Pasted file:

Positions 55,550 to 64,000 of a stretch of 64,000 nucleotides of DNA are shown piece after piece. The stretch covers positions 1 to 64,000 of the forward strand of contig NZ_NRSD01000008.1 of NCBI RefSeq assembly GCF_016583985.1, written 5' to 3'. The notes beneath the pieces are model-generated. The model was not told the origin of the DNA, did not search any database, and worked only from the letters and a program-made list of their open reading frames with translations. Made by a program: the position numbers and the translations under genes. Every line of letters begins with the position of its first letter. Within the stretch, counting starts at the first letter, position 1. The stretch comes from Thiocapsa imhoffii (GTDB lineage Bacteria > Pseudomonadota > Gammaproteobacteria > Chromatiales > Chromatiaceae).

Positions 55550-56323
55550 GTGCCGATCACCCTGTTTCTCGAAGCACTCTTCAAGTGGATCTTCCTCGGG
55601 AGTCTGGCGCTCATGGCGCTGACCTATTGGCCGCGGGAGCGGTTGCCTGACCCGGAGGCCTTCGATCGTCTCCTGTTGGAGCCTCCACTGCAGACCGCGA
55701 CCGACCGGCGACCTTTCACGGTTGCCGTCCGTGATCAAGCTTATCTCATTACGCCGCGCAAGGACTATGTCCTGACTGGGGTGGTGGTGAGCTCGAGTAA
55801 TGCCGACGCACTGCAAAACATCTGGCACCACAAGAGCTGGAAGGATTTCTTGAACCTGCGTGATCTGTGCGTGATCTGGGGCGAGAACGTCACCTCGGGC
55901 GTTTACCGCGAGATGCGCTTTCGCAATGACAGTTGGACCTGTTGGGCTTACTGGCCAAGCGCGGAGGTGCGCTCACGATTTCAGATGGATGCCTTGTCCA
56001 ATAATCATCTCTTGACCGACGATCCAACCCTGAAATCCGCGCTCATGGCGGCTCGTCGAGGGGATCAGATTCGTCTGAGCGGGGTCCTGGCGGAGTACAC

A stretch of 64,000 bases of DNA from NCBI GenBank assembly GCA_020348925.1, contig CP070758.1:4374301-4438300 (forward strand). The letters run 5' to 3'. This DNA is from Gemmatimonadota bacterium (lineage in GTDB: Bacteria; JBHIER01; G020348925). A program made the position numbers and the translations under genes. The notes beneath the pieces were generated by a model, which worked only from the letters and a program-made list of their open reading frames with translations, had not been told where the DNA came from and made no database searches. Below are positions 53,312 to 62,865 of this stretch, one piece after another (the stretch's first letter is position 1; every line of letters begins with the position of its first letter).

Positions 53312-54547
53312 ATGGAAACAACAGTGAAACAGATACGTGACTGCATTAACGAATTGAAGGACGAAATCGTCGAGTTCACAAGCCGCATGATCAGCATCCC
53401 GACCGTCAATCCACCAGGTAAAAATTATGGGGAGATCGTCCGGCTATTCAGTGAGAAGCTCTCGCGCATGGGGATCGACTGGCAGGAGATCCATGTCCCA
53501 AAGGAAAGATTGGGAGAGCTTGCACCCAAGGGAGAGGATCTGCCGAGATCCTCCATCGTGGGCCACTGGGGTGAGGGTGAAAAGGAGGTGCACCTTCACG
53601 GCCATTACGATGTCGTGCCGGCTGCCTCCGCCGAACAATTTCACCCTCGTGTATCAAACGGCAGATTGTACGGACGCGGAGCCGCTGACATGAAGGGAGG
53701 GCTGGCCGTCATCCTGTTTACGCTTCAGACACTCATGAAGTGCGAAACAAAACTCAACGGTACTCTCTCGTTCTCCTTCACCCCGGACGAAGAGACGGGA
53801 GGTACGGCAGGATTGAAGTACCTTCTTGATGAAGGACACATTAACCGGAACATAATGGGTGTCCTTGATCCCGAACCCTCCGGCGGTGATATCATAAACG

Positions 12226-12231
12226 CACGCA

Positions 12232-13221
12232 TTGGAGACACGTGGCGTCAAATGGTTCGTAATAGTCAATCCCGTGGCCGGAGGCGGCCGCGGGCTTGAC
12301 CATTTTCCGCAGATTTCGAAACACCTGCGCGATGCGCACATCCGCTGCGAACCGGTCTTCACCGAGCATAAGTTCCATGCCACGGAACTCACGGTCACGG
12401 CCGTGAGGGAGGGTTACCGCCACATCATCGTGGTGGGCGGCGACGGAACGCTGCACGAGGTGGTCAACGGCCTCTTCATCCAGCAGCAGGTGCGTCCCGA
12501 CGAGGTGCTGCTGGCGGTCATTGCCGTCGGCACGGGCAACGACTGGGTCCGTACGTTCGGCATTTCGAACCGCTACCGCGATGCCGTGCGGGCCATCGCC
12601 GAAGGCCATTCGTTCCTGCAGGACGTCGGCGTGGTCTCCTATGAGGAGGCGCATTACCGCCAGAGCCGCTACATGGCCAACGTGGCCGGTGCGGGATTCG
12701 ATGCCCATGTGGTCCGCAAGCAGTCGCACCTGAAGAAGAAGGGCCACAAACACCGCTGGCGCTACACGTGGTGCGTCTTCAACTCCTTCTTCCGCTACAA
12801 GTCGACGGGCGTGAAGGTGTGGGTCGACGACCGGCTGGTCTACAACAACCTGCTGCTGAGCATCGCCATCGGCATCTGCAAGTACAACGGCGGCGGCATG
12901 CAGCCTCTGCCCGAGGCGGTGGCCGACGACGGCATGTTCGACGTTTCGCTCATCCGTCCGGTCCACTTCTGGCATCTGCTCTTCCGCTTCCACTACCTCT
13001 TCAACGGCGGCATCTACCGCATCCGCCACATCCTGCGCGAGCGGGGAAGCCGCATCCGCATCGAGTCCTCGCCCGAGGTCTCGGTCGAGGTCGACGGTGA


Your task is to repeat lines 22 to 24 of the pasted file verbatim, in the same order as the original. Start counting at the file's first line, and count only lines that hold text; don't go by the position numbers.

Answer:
12401 CCGTGAGGGAGGGTTACCGCCACATCATCGTGGTGGGCGGCGACGGAACGCTGCACGAGGTGGTCAACGGCCTCTTCATCCAGCAGCAGGTGCGTCCCGA
12501 CGAGGTGCTGCTGGCGGTCATTGCCGTCGGCACGGGCAACGACTGGGTCCGTACGTTCGGCATTTCGAACCGCTACCGCGATGCCGTGCGGGCCATCGCC
12601 GAAGGCCATTCGTTCCTGCAGGACGTCGGCGTGGTCTCCTATGAGGAGGCGCATTACCGCCAGAGCCGCTACATGGCCAACGTGGCCGGTGCGGGATTCG